For more than eight years, the AIMS Center has helped clinicians and health care organizations around the world implement Collaborative Care. We've trained over 5,500 clinicians and have provided support to more than 600 clinics, large and small. These experiences have taught us a lot about the best way to plan and implement an integrated mental health care program.
This section offers an overview of the implementation process as well as resources many clinicians have found helpful in shifting to Collborative Care. They can guide you through an entire initiative or provide directed information on a particular topic. Click on the links below or in the navigation menu to the left to view a specific section.
Taking a step by step approach to implementing Collaborative Care can help the process feel less overwhelming. Learn about the first four steps and use our resources to get you started.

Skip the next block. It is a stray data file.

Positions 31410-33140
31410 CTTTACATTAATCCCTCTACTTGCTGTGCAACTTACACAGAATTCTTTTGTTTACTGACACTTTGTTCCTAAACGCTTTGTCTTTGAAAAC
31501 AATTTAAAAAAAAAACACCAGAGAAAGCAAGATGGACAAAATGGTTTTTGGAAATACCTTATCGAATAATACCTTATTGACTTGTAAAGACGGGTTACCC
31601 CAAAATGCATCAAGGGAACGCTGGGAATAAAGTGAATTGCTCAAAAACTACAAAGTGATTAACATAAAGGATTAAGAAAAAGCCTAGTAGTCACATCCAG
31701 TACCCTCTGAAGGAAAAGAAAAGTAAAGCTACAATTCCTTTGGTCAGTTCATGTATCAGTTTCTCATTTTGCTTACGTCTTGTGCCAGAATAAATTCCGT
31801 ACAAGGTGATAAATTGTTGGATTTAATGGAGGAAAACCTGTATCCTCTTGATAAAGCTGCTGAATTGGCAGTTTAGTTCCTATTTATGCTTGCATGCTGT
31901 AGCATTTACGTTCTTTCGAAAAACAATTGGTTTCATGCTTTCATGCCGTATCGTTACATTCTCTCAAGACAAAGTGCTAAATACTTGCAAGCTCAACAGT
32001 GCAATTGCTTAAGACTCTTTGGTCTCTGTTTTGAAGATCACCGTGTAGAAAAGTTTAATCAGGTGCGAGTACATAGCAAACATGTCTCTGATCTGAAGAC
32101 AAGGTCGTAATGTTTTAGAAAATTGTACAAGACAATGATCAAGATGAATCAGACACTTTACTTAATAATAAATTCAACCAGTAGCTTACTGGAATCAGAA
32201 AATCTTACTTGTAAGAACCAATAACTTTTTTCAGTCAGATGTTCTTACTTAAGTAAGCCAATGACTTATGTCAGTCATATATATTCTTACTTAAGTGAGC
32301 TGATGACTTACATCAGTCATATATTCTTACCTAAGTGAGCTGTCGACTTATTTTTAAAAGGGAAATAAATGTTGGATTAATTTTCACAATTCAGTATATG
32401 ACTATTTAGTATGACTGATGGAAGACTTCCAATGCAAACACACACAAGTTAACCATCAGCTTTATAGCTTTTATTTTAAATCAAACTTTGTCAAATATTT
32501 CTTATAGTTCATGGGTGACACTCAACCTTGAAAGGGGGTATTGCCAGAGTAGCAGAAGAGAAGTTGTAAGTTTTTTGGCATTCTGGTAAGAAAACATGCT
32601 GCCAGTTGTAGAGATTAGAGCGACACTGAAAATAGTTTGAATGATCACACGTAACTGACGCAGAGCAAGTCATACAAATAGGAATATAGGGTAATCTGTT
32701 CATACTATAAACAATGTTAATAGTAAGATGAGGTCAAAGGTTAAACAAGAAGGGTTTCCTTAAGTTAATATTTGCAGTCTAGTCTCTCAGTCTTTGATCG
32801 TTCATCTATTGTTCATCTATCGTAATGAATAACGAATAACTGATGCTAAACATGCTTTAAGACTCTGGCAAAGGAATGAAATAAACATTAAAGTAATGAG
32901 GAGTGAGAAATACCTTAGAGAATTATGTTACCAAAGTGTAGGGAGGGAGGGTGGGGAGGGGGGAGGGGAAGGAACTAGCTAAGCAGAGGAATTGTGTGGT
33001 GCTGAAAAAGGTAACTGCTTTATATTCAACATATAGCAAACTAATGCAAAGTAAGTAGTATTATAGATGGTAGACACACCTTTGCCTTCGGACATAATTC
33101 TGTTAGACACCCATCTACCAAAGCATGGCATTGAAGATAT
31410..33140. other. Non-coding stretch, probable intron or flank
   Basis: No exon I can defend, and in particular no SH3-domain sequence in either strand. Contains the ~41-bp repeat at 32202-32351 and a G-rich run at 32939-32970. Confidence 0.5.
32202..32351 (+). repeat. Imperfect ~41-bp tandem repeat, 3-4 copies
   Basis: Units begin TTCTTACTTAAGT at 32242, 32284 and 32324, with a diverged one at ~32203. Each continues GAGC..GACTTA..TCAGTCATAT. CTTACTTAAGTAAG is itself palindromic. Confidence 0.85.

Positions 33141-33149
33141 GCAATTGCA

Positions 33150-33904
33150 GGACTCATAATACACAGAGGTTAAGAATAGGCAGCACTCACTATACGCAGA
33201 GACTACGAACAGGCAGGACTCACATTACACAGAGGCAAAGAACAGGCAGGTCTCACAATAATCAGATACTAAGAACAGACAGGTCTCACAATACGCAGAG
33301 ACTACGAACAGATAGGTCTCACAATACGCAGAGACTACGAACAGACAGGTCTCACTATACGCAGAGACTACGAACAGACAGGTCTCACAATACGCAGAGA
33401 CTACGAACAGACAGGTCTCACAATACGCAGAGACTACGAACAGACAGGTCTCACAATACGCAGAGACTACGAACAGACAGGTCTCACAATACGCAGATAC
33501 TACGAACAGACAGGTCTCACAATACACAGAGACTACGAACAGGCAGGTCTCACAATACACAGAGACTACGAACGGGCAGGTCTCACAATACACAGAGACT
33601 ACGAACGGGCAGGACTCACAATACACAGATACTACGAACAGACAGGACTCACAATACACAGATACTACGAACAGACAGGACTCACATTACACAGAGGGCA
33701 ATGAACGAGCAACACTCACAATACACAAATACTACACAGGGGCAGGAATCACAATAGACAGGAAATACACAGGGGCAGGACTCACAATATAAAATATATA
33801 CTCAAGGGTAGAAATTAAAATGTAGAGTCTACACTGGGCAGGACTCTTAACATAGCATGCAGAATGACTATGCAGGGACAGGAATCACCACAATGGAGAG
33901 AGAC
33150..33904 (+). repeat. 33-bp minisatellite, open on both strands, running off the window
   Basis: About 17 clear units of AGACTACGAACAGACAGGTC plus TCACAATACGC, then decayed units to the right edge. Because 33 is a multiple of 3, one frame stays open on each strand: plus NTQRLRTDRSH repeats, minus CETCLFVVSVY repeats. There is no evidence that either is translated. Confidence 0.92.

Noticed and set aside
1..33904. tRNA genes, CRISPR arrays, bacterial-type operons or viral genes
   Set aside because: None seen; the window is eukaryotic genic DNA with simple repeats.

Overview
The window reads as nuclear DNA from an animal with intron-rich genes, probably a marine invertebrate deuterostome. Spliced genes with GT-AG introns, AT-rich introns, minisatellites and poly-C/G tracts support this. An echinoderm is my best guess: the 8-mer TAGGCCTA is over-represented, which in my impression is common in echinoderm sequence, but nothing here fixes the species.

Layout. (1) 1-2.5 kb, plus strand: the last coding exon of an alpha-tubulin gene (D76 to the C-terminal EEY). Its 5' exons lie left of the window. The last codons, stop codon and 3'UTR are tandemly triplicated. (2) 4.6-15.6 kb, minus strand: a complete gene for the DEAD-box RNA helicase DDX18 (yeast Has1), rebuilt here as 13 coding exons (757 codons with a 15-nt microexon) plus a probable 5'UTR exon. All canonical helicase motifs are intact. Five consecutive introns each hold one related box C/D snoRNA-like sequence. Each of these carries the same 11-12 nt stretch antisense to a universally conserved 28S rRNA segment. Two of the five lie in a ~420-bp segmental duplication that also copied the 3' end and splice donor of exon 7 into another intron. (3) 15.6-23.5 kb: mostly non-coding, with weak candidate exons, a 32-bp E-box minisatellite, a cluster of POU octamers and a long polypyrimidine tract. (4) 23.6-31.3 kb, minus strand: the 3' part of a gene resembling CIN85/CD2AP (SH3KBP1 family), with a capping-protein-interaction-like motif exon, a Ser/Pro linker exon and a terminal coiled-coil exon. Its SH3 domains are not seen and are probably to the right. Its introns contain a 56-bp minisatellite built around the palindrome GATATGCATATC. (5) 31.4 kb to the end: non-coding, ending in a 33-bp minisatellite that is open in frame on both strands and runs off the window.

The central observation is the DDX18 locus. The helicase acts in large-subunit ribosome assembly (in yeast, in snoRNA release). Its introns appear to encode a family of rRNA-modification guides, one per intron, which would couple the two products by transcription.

Collaborative Care usually requires additional team members, most of whom will have to function in new ways. Building a cohesive team is crucial for your implementation.
Measurement-based care is a key component of Collaborative Care. This section includes a variety of widely accepted measures for common behavioral health conditions, including depression, anxiety, substance abuse, and PTSD.
The tools available in this section include descriptions and handouts for the following:
Communicating with Providers and Patients
Supporting Medication Therapy
Tracking is one of the key components of effective integrated care programs and is essential in ensuring your stated goals are being met.
The AIMS Center believes patients have a right to be well-informed about their conditions and care. View some resources that can you help you talk to your patients about mental illness.
1Balas EA, Boren SA. Managing clinical knowledge for health care improvement. Yearbook of Medical Informatics. 2000;65–70.
2Committee on Quality of Health Care in America, Institute of Medicine. Crossing the quality chasm: a new health system for the 21st century. Washington, DC: National Academy Press; 2001.